There are hundreds of things to do in Buenos Aires, but we’ve selected some of our favourites — from the popular to the edgy.
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Buenos Aires is a city that loves books… and if you do too, you’re likely to love the place. There’s a concentration of books stores leading up from the Obelisk on Corrientes: the further you get, the more specialist stores and second hard stores you find. Whether you’re after the lastest Argentine political commentary or manga for ARG$1 per book, you’ll find it. But if you’re after a more dramatic bookstore experience, check out the Ateneo on Callao.
El Ateneo “Grand Splendid” bookstore
Ateneo is an Argentinean chain, with bookstores throughout the country. The store on Callao, housed in an old threatre, is no ordinary bookstore. Baroque angels look over your shoulder, great characters of tragedy and comedy congregate on the ceiling. You just have to hope they’re not commenting on your book selection, but with four floors of books, there’s certainly a good selection to pick from.
The cafe, housed on the theatre stage is pedestrian and heavily overpriced. Support this business by buying a book, not a coffee.
This amazing theatre costs a bit to visit, but if you’re into epic architecture, then it’s worth the ARS$60 (just ARS$20 for Argentine nationals). Tours change slightly depending on current show preparation, but runs twice an hour in English and every 15 minutes in Spanish.
You’ll be guided through the lobby, parlour and into the main theatre by an informative guide who’ll drop some names and tell some great stories, including some special quirks of the theatre … like where they stored the widows. For tickets, enter through the side road on Tucuman.
It seems odd to be listing a cemetery, but the colossal work that’s gone into creating the hundreds of mausoleums makes this a fascinating place to visit. It’ll be a special favourite of photographers and those who love Eva Peron, one of the many important or rich Argentinians buried here.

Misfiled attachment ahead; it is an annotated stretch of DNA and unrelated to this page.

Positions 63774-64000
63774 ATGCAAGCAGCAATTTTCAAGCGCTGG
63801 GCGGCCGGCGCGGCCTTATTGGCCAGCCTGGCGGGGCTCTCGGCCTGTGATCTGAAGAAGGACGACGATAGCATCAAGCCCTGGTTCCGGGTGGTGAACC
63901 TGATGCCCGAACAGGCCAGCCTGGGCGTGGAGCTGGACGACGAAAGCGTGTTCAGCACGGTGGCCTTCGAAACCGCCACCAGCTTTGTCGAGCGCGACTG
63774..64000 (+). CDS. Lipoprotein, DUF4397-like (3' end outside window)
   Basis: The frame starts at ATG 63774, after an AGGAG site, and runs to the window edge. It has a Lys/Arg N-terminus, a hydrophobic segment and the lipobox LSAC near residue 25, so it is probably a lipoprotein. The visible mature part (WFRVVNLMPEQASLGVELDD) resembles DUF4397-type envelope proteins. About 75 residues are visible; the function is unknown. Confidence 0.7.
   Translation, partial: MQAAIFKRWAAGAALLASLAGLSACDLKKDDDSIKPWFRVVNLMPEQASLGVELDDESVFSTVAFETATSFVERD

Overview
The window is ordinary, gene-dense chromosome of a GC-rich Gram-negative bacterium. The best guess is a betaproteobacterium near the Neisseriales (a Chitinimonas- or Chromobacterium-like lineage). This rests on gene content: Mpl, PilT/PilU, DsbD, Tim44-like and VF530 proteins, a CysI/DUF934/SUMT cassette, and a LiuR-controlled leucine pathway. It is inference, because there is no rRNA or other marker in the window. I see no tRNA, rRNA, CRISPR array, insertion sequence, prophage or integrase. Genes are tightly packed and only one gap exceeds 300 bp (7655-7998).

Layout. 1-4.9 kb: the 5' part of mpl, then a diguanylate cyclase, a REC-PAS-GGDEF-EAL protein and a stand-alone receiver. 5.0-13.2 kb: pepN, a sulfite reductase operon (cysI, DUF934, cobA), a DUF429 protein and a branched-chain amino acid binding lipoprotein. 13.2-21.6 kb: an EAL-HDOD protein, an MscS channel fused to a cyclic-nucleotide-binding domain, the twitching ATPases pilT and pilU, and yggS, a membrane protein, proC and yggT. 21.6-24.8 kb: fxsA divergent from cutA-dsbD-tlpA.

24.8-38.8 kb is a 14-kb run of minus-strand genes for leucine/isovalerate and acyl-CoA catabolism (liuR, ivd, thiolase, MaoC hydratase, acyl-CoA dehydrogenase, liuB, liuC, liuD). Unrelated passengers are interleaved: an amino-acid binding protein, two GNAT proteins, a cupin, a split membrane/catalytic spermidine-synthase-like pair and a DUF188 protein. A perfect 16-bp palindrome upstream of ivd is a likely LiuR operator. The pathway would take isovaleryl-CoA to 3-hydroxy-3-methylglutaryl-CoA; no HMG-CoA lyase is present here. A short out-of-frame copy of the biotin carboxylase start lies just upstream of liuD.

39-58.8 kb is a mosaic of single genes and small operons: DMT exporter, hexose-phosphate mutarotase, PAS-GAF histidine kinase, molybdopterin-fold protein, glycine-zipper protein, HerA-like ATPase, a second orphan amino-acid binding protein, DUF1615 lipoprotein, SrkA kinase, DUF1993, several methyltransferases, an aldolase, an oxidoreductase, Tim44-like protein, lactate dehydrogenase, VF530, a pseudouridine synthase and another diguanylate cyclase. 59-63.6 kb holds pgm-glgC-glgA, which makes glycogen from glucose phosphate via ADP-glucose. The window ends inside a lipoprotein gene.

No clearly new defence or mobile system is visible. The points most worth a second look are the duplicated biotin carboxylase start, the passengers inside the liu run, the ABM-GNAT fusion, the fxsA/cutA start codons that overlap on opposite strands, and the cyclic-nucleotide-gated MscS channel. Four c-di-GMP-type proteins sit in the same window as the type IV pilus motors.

Entry to the cemetery is free, but beware of touts. At the start of one visit, a overly-convincing man tried to have us donate to a charity, but when we returned he had been replaced by a security guard. There are often tour guides offering their services near the entrance, which are good value if you want to get some background.
If you’re not interested in visiting the Recoleta cemetery, but your travel companions are, the modern (air-conditioned!) Recoleta mall is just over the road, or the Claustros del Pilar next door. A visit to Recoleta Cemetery forms part of one of these Buenos Aires tours.
Claustros del Pilar
Right next to the Recoleta cemetery, the Claustros del Pilar is a lovely little complex, with a small museum within the cloisters. There are three levels of cloisters with religious and colonial art, a potted history of Recoleta with amazing contrast from 1820’s 1900s and now. Cost is ARS$5, and entry is after 10:30am — so it can be a good way to end an early visit to the cemetery. The church itself is beautiful – stark white walls are complemented with intricate niches in a decadent style.
Possibly the best art gallery in the country, MALBA (Museo de Arte Latinoamericano de Buenos Aires) focuses on modern Latin American art in an airey, modern building. There is a good mix of temporary and permanent exhibitions, which show amazing depth and scope. It’s worth the ARS$22 entry price, but entry is just ARS$10 on Wednesdays. There are occaisional poetry or music events on too, check here for upcoming gigs.
The café on the ground floor is certainly aimed at the socialite rather than a family or the independent traveller, but there are cafes up the many side-streets opposite, including one of the Freddo chain of ice-cream and coffee bars.